May 16, 2010

Buffalo Gallery reviewed

'Buffalo' has no wings, but plenty of spice

Studi:  As Bearpaw, his womanizing ways have been getting in the way of his artwork.

By James D. Watt Jr.
"Buffalo Gallery" is a play with much to say, yet very little to tell.

Julie Little Thunder's comedy--originally written in 1991 and revised for this production by Thunder Road Theatre--is set in a Santa Fe, N.M., gallery during the 1980s.

This gives Little Thunder ample opportunity to stud her script with a number of pithy zingers about the world of American Indian art: the competitive nature of the artists themselves; the sometimes benign, sometimes rapacious manipulations of gallery owners; the cluelessness of some collectors; the debate over who can claim to be an "Indian artist."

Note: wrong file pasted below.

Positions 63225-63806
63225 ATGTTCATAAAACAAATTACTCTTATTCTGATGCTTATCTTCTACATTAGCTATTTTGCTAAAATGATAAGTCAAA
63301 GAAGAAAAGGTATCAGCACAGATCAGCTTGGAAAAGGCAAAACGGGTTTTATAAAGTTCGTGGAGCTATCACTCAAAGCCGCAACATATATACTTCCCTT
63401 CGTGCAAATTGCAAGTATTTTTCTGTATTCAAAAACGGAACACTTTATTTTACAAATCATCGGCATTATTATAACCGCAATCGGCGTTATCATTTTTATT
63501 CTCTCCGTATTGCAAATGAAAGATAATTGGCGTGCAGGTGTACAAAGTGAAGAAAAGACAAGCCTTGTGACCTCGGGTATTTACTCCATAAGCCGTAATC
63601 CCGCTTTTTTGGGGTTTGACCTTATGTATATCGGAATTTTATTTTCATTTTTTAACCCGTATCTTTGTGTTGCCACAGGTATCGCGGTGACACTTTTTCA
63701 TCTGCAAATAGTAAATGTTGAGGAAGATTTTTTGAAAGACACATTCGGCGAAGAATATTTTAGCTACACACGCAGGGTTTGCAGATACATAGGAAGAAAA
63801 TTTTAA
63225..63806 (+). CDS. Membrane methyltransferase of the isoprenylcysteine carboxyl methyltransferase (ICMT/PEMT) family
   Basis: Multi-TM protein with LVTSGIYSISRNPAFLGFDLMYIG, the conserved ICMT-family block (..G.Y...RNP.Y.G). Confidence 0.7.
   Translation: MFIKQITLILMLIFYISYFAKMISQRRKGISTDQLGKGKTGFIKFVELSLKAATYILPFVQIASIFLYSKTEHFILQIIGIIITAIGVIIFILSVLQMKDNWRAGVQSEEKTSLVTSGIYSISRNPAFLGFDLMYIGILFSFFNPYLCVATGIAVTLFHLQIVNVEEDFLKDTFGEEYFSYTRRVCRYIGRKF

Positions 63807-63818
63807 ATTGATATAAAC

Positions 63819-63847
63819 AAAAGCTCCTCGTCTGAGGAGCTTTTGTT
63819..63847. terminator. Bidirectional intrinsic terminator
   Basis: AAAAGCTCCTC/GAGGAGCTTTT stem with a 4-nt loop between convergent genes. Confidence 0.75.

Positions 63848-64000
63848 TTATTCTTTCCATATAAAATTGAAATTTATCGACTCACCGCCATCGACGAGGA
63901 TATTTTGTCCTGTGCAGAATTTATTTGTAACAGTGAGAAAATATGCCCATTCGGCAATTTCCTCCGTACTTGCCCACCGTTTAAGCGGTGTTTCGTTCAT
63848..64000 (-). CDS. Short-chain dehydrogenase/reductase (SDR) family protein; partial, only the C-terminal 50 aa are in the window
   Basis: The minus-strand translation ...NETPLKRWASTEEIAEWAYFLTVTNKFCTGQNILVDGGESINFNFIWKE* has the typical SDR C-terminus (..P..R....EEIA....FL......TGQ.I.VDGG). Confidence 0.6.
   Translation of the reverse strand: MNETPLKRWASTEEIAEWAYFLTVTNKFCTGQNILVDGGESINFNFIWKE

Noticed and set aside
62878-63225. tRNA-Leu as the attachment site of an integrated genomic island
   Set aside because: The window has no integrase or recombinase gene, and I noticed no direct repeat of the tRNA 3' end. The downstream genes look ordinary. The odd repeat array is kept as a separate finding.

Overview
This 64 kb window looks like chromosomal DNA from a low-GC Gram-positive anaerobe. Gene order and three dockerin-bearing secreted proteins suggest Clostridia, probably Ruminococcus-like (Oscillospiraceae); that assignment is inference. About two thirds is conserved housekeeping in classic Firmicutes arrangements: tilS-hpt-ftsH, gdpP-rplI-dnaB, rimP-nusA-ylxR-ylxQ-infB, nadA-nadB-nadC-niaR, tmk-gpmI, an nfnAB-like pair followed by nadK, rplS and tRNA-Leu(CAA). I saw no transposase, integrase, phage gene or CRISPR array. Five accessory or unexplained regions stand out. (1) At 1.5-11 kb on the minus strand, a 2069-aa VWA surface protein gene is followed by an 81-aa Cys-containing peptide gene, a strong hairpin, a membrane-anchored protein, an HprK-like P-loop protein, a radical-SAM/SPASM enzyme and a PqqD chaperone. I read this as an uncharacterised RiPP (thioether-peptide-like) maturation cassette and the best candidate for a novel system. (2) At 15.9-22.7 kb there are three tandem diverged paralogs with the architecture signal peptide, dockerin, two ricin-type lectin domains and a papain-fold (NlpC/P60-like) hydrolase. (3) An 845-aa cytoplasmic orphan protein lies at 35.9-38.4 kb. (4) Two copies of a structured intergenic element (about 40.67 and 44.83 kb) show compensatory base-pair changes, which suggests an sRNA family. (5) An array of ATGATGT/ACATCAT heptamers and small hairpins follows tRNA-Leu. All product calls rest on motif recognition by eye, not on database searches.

These wisecracks are usually very funny and at times stingingly accurate. The problem is they are often delivered in a kind of vacuum, because Little Thunder hasn't taken the same care in crafting her characters or their relationships as she has in honing her humor.
Comment:  For more on the subject, see Studi Back Where He Started and Wes Studi in Buffalo Gallery.

No comments: